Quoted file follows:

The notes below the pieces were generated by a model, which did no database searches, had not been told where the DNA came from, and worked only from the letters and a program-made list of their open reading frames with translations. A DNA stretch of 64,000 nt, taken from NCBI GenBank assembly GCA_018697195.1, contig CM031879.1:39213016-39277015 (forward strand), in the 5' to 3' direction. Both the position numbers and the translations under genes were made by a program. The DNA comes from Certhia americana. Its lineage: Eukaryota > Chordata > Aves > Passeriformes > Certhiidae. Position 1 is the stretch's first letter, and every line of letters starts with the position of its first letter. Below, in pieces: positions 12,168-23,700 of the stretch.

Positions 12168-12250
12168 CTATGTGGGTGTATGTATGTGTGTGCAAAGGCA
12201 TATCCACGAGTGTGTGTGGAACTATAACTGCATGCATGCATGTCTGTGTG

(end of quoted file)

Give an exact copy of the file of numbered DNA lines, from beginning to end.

The notes below the pieces were generated by a model, which did no database searches, had not been told where the DNA came from, and worked only from the letters and a program-made list of their open reading frames with translations. A DNA stretch of 64,000 nt, taken from NCBI GenBank assembly GCA_018697195.1, contig CM031879.1:39213016-39277015 (forward strand), in the 5' to 3' direction. Both the position numbers and the translations under genes were made by a program. The DNA comes from Certhia americana. Its lineage: Eukaryota > Chordata > Aves > Passeriformes > Certhiidae. Position 1 is the stretch's first letter, and every line of letters starts with the position of its first letter. Below, in pieces: positions 12,168-23,700 of the stretch.

Positions 12168-12250
12168 CTATGTGGGTGTATGTATGTGTGTGCAAAGGCA
12201 TATCCACGAGTGTGTGTGGAACTATAACTGCATGCATGCATGTCTGTGTG